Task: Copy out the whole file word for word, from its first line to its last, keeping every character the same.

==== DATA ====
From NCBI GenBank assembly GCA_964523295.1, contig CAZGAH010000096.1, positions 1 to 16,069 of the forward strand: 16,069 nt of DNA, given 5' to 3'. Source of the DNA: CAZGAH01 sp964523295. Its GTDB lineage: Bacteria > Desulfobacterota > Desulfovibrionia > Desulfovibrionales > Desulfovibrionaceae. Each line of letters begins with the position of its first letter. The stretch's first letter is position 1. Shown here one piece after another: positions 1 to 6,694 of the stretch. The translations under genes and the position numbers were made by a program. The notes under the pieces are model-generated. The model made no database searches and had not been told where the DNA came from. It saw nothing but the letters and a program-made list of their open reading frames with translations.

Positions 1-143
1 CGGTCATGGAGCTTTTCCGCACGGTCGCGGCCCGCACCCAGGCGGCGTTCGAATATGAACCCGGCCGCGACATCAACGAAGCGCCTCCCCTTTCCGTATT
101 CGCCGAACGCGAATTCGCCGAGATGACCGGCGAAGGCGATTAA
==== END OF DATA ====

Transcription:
From NCBI GenBank assembly GCA_964523295.1, contig CAZGAH010000096.1, positions 1 to 16,069 of the forward strand: 16,069 nt of DNA, given 5' to 3'. Source of the DNA: CAZGAH01 sp964523295. Its GTDB lineage: Bacteria > Desulfobacterota > Desulfovibrionia > Desulfovibrionales > Desulfovibrionaceae. Each line of letters begins with the position of its first letter. The stretch's first letter is position 1. Shown here one piece after another: positions 1 to 6,694 of the stretch. The translations under genes and the position numbers were made by a program. The notes under the pieces are model-generated. The model made no database searches and had not been told where the DNA came from. It saw nothing but the letters and a program-made list of their open reading frames with translations.

Positions 1-143
1 CGGTCATGGAGCTTTTCCGCACGGTCGCGGCCCGCACCCAGGCGGCGTTCGAATATGAACCCGGCCGCGACATCAACGAAGCGCCTCCCCTTTCCGTATT
101 CGCCGAACGCGAATTCGCCGAGATGACCGGCGAAGGCGATTAA